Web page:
Shalene Valenzuela was born in Santa Barbara, California. She received a BA in Art Practice at the University of California at Berkeley and an MFA in Ceramics from California College of Arts and Crafts. In 2007, she moved from her longtime home of Oakland, CA to participate in a long-term residency at The Clay Studio of Missoula. She currently maintains a studio in the historic Brunswick Building in downtown Missoula and is the executive director at the Clay Studio of Missoula.
Additionally, Shalene has participated in summer artist residencies at the Archie Bray Foundation (2006) and Watershed Center for the Ceramic Arts (2004, 2011). She has taught at Flathead Valley Community College, University of Montana, Oregon College of Art and Craft, The Clay Studio of Missoula, Missoula Art Museum, Richmond Art Center, ASUC Studios at UC Berkeley, and CCA Extended Education. Shalene has been a guest artist and speaker at a number of art centers, colleges, and universities. Her work has been featured in several group and solo exhibitions nationally and is included in numerous private collections. She was the recipient of the Jessie Wilber and Frances Senska Individual Artist’s Innovation Award from the Montana Arts Council in 2013.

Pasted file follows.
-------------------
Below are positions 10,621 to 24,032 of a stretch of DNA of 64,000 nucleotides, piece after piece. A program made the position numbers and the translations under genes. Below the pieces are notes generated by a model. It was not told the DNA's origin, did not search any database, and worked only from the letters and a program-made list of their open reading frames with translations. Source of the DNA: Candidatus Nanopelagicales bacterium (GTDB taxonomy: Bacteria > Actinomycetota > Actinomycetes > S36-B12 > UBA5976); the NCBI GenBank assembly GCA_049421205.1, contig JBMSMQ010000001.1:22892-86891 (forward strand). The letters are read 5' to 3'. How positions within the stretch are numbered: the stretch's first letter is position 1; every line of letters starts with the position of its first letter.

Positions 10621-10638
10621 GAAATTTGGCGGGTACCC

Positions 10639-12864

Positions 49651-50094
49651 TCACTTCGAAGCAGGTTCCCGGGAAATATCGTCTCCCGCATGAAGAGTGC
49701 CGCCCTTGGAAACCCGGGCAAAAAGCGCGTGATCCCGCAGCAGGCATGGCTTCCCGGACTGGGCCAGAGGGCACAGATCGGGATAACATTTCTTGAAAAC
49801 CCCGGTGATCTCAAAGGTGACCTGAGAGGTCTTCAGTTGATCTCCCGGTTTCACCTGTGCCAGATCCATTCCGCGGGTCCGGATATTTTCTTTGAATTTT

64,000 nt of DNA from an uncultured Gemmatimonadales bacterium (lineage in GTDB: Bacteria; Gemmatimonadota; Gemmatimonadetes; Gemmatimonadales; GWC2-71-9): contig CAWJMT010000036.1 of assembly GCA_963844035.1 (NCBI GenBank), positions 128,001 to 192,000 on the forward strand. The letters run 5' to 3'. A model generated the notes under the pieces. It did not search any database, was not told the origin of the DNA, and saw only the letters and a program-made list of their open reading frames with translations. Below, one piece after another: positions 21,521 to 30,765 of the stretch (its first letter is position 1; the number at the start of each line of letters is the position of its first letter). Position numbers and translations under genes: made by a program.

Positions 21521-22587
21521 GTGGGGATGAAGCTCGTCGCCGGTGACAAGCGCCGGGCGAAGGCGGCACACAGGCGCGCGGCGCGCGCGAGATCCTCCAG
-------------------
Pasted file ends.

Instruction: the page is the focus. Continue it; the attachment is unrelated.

“My ceramic sculptures reflect upon a variety of issues with a thoughtful, yet humorous and ironic tone. I am inspired by the potential of everyday common objects. I reproduce these objects primarily through slipcasting, and illustrate the surfaces with a variety of handpainted and screenprinted imagery. My narratives explore topics ranging from fairytales, urban mythologies, consumer culture, societal expectations, etiquette, and coming-of-age issues. Stylistically, much of my imagery is pulled from somewhat “dated” sources that I find represent an idealized time in society and advertising. Such gems include instructional guides, cookbooks, old advertisements, and old family photos. Beneath the shiny veneer of these relics hides a complex and sometimes contradicting truth of what things seem to appear as upon first glance.”